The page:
Bernie Sanders recently gave a speech on U.S. foreign policy at Westminster College in Missouri (same college that Churchill gave his Iron Curtain speech). In it Sanders outlined his views for what might be called a progressive foreign policy. As such it was great on vision but short on details. This is a problem for some but others are more forgiving. I tend to side with the latter. In his speech, Sanders made several important points that need to be part of any foreign policy discussion in the U.S. For example:
- We need a broader understanding of what U.S. foreign policy is and we must specifically consider the economic opportunity costs of military spending and the social and human costs of war
- The U.S. must practice what we preach on values. Democracy, freedom, and justice must not just be preached to others but also practiced at home. The U.S., “cannot convincingly promote democracy abroad if we do not live it at home”
- the threats of the day don’t just come from terrorism and nukes (although they are threats) but also people losing faith in democratic institutions both within the U.S. and abroad, and also people losing faith in the post WWII institutional order.
- The U.S. must struggle to defend and expand the rules based international order, and work for a world where disputes are resolved peacefully.
- We need dialogue and diplomacy not just at the diplomatic and ministerial level but also at the people level – “good foreign policy means building people to people relationships.”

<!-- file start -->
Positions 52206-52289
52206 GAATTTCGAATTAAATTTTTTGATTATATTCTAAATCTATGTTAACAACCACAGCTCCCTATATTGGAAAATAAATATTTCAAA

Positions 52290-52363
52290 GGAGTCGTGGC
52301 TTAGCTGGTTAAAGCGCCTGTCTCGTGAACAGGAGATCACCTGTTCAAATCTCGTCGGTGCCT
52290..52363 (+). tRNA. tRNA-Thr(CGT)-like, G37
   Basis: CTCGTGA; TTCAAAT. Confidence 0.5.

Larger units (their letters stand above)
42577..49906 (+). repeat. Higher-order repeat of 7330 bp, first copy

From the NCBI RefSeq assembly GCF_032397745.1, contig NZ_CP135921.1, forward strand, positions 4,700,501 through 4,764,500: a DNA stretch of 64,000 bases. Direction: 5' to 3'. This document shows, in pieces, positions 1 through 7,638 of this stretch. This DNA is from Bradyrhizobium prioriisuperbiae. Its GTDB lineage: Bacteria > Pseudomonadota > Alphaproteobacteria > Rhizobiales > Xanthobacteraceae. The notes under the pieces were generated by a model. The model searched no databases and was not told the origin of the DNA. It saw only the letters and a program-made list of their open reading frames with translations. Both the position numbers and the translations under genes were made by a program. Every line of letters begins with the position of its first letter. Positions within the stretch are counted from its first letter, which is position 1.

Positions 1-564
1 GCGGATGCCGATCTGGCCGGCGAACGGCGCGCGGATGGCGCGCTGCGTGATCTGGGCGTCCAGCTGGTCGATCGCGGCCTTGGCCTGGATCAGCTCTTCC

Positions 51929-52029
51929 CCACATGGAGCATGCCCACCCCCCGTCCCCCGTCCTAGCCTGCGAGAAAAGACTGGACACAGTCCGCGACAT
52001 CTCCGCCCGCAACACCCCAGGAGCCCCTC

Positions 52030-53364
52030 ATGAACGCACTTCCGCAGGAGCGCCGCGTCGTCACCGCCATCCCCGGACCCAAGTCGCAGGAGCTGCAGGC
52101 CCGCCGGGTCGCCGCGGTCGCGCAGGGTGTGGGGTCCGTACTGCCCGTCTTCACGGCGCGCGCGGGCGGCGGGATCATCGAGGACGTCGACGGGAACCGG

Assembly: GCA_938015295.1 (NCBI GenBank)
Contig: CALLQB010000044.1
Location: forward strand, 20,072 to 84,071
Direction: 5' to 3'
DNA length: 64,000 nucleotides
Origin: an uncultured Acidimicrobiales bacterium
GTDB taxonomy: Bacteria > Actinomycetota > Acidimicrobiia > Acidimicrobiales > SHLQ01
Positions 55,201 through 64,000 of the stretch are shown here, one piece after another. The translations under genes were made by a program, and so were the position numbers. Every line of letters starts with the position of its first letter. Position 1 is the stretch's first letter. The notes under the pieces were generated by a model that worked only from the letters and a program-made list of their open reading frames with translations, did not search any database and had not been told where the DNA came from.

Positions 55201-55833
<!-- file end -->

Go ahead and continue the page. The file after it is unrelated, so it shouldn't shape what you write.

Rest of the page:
- The vision of the U.S. as a “benevolent global hegemon” has been discredited by the wars in Iraq and Afghanistan. “Our goal should be global engagement based on partnership not dominance.”
- The U.S. can and must do more for global challenges such as climate change and increasing economic inequality. “Inequality, corruption, oligarchy, and authoritarianism are inseparable”
- The U.S. prosecution on the GWOT has been disastrous economically, strategically, and morally. We, “must rethink the Washington mindset that judges ‘seriousness’ by willingness to use force.”
- Diplomacy over the U.S. of force. Nuclear agreement with Iran as an example
- “Here is the bottom line: In my view, the United States must seek partnerships not just between governments, but between peoples. A sensible and effective foreign policy recognizes that our safety and welfare is bound up with the safety and welfare of others around the world.”
This is a pretty good start for a progressive foreign policy and I hope these elements start to become part of the mainstream discourse on U.S. foreign policy